The annual meteor shower will fill the night sky with glowing streaks this weekend, as the Earth travels through debris shed by comet Swift-Tuttle
From piquing the interest of astronomers to fuelling the musings of poets, meteor showers have left a trail of inspiration in their wake since humanity first peered up into the sky.
Now inspiration is set to strike once more. This weekend the night sky will be filled with glowing streaks as the annual Perseid meteor shower reaches its peak, with the best views in the northern hemisphere.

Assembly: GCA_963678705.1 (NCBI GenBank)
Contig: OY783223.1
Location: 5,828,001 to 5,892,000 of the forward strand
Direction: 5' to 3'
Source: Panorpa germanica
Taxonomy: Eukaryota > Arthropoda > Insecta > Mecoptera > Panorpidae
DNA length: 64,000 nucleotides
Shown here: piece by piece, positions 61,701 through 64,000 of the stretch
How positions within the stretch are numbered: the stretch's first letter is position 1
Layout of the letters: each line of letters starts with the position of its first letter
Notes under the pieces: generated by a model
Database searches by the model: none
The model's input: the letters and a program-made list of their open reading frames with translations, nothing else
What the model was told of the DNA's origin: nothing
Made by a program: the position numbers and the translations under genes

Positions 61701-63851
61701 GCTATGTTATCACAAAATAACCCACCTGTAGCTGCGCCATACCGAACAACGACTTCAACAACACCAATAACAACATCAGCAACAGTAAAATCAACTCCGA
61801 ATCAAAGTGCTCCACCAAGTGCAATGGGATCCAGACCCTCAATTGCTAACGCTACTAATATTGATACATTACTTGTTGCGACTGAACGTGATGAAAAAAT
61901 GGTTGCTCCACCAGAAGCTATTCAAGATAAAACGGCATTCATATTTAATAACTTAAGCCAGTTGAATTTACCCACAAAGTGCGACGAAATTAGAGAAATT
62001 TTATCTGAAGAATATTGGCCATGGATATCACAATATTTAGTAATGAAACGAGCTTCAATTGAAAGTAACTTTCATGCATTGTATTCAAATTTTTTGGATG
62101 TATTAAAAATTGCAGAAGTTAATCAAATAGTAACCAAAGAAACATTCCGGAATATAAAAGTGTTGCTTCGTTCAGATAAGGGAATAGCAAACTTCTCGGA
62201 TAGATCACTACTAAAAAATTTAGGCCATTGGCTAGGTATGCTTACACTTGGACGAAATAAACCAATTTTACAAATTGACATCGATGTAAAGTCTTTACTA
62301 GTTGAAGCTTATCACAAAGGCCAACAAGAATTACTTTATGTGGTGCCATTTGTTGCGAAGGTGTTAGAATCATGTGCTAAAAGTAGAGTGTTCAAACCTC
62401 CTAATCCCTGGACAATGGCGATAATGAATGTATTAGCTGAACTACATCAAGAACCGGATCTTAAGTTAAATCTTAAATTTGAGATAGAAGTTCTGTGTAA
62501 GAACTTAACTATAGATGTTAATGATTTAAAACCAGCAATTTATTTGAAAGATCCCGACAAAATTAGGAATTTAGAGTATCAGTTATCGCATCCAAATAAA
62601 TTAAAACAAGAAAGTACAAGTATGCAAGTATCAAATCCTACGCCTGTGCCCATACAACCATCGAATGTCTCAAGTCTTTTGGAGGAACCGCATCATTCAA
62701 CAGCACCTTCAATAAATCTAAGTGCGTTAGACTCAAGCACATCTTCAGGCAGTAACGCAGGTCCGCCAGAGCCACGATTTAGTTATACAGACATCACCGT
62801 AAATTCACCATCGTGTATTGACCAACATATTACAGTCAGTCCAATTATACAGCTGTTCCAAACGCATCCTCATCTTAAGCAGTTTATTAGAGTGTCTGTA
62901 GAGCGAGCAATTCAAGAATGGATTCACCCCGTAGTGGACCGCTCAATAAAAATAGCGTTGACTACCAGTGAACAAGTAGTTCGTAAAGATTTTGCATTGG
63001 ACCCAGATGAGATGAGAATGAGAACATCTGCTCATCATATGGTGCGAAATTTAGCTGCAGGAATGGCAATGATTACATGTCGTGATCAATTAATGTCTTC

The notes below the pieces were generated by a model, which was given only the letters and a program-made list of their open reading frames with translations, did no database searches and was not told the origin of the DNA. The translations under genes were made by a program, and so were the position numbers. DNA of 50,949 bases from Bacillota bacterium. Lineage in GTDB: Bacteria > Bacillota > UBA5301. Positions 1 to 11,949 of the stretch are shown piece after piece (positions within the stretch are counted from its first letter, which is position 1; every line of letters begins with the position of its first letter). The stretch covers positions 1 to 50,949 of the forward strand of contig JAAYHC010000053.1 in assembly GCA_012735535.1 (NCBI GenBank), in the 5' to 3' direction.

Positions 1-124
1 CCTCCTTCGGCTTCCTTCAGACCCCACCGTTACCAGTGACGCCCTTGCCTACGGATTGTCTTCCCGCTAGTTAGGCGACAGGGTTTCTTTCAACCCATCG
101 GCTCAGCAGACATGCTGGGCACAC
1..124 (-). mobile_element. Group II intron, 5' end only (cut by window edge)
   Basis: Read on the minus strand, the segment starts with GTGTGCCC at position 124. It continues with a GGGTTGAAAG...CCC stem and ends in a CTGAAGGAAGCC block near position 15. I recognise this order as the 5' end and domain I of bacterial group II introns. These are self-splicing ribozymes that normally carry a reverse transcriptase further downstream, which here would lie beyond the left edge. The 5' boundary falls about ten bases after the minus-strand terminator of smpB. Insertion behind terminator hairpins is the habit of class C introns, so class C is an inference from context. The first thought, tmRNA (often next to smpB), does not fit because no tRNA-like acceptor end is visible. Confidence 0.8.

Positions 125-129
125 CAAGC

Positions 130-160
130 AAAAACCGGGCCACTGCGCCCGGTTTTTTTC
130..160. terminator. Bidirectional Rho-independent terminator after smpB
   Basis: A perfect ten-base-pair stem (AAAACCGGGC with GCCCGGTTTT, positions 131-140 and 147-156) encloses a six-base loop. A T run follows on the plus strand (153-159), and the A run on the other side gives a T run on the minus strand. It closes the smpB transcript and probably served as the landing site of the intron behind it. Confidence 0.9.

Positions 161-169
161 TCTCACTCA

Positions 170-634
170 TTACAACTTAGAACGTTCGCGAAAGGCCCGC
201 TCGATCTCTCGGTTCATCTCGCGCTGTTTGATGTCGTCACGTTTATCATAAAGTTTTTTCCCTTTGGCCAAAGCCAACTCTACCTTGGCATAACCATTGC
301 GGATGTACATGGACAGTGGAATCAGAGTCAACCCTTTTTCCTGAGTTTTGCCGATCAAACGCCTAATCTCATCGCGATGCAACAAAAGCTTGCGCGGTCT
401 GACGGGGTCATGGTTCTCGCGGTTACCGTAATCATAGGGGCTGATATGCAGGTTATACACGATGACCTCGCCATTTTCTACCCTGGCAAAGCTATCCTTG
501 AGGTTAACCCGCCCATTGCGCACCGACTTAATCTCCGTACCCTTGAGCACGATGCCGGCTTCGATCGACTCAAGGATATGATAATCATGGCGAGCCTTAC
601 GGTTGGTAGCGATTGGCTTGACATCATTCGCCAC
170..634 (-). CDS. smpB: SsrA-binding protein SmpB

People have looked up and noticed these showers and wondered about what they meant for thousands of years, said Chris Lintott, professor of astrophysics at the University of Oxford and co-presenter of The Sky at Night.
The Perseid shower takes its name from the point in the sky from which the meteors appear to hail: the constellation of Perseus. Named after the mythical Greek hero who defeated the gorgon Medusa by cutting off her snake-covered head, the constellation can be seen in the northern sky.
But, as Lintott points out, you dont need to be au fait with star charts to enjoy the show. [It] doesnt mean you should look towards Perseus, he said. You see more of the meteors when you are side on, so [look] east or west, and youll see them streaking past you.